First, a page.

County sells 2 acres near Brookville Road
Jefferson County was able to sell 2.29 acres of land along Brookville Road at Monday’s supervisors board meeting.
A public hearing was held, and no one from the public had any comments.
County Engineer Scott Cline said the land bordered the west side of Brookville Road on the north side of the railroad tracks.
“It’s not necessary for use for road purposes; the utilities will be allowed to remain in place as part of the terms of the sale,” said Cline. “The railroad would like no access. The original owner is deceased.”
Assistant county attorney Pat McAvan said according to Iowa law, the land is required to be offered first to the previous owner, but since that person is dead, the adjoining property owner has first rights to purchase it.
Adjacent property owner Joe McLarney said he would buy it for $5,400 — the amount the board of supervisors and Cline agreed was the appraised value plus the cost “of doing business” to sell it, as Supervisor Dick Reed described it.
McAvan said the board could take up to 60 days to review the offer. But board chairman Reed said there was no need, and shook hands with McLarney to confirm the sale.
In other road news, Reed said the cold temperatures have been cracking roads, including Libertyville Road, and asked Cline if it would be a big problem in the spring.
“I am aware of it,” said Cline. “And it’s getting worse. The only real solution now is milling the road, but the county doesn’t own milling equipment. We can hire a contractor to do it in warmer temperatures.”
The supervisors approved the West Des Moines company, Calhoun-Burns & Associates Inc., for this year’s bridge inspections in Jefferson County with a contract for $15,080.
Cline said bridges are required to be inspected at least every two years, and some structures each year.
The supervisors approved a Hazard Mitigation Grant Program contract among Iowa Homeland Security, Emergency Management Department and the county.
“This needs to be updated every five years,” said supervisor chairman Lee Dimmitt. “And Area 15 Regional Planning provides technical assistance for the hazard mitigation plan. It’s part of the contract, and all the counties in Area 15 agree to this.”
The supervisors approved a technical assistance agreement between Area 15 Regional Planning and Jefferson County.
On a final note, Reed shared with the other supervisors that the Iowa Supreme Court ruled against Appanoose County’s suit.
“About 2.5 years ago, Appanoose County sued the southeast Iowa juvenile detention facility because it withdrew from it and wanted an eighth of the assets, about $1 million,” said Reed. “We can move forward with no more litigation about this.”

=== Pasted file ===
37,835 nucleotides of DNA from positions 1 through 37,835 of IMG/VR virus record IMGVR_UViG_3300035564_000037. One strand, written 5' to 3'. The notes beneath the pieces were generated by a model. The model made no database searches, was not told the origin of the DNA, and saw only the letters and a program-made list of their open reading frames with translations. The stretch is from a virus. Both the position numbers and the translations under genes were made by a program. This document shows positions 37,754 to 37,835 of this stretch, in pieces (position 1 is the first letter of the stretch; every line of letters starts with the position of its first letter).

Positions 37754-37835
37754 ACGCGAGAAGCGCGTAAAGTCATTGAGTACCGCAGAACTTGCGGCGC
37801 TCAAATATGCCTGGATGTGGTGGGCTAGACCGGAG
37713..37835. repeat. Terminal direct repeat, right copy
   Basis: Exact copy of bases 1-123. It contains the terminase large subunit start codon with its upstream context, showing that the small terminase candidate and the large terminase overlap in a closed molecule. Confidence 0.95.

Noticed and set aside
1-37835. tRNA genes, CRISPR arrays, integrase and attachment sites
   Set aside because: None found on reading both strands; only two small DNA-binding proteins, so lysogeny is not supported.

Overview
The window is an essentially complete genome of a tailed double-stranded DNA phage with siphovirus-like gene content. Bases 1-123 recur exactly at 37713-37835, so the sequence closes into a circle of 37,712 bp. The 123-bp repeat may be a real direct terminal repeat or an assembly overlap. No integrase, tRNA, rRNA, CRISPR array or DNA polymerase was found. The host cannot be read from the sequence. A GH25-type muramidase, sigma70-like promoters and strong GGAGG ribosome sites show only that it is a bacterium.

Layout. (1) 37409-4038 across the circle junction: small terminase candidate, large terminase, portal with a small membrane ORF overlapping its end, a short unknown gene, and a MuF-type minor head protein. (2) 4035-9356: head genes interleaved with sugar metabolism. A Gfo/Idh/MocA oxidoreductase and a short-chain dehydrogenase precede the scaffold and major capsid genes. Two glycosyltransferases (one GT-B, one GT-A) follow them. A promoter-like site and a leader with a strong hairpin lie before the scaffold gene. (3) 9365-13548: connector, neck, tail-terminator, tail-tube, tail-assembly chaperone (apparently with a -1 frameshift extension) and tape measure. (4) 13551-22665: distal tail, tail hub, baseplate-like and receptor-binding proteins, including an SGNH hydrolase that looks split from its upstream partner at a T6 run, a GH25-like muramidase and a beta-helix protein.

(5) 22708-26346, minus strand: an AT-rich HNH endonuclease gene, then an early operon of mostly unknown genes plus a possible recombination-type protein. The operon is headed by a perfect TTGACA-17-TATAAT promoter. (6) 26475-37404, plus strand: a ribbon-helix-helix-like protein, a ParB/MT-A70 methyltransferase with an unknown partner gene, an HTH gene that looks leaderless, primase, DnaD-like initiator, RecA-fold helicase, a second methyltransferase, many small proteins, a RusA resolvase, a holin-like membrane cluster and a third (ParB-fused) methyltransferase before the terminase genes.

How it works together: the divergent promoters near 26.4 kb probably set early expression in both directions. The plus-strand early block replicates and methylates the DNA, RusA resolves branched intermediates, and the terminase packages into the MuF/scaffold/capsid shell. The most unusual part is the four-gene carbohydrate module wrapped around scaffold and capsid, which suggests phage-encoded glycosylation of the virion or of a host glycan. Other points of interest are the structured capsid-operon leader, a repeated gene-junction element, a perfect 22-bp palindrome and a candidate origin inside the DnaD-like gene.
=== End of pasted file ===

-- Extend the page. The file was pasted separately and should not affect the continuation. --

In committee reports:
• Supervisor Becky Schmitz serves as the county representative on the Ambulance Service Agency board. Other board members are Deb Cardin, Jefferson County Health Center CEO; Martha Rasmussen, Fairfield City Council member; and Tom Kunkle, JCHC board member.
“We had a discussion about the number of people on the board, and I suggested five, with one more from the city, since it has the most ambulance calls,” she said. “But we’ll return to three on the board, with the hospital CEO as a non-voting member.”
A fourth-quarter report for calendar year 2013 showed the highest number of ambulance calls came from within Fairfield, the second highest from the hospital and the fewest from the county.
The ambulance service ended with a shortfall of $2,356 for the fiscal year 2014. Jefferson County, which had contributed an annual $25,000 to the ambulance service, will pay another $800 to help with the service’s shortfall. Fairfield city had paid $10,000 and will pay $15,800 by June 30. JCHC will pay $25,800 by the end of the fiscal year.
“Next year, FY15, each of the three entities will contribute $25,000,” said Schmitz. “That is the amount the county had already agreed to fund and now it will remain the same each year and is predictable.”
• Reed said the Emergency Management Commission is moving ahead with a search for a manager and hopefully can hire one in March or April.
• Dimmitt said Southern Iowa Economic Development Association has a grant program that provides substance abuse support on a sliding scale based on client income, which will be ending.
“At the SEIDA board meeting, we discussed investing in a consortium that could provide a substance abuse program,” said Dimmitt. “A consortium would have buying power, but there’s a question of dividends.”
• Dimmitt also reported the E-911 board is facing a lack of funds. Landline phones provide funds, but with more and more people stopping landlines and using only cell phones, funds are dwindling. It hasn’t been decided if cell phones could be taxed in the area where they are based or the location where a call originates.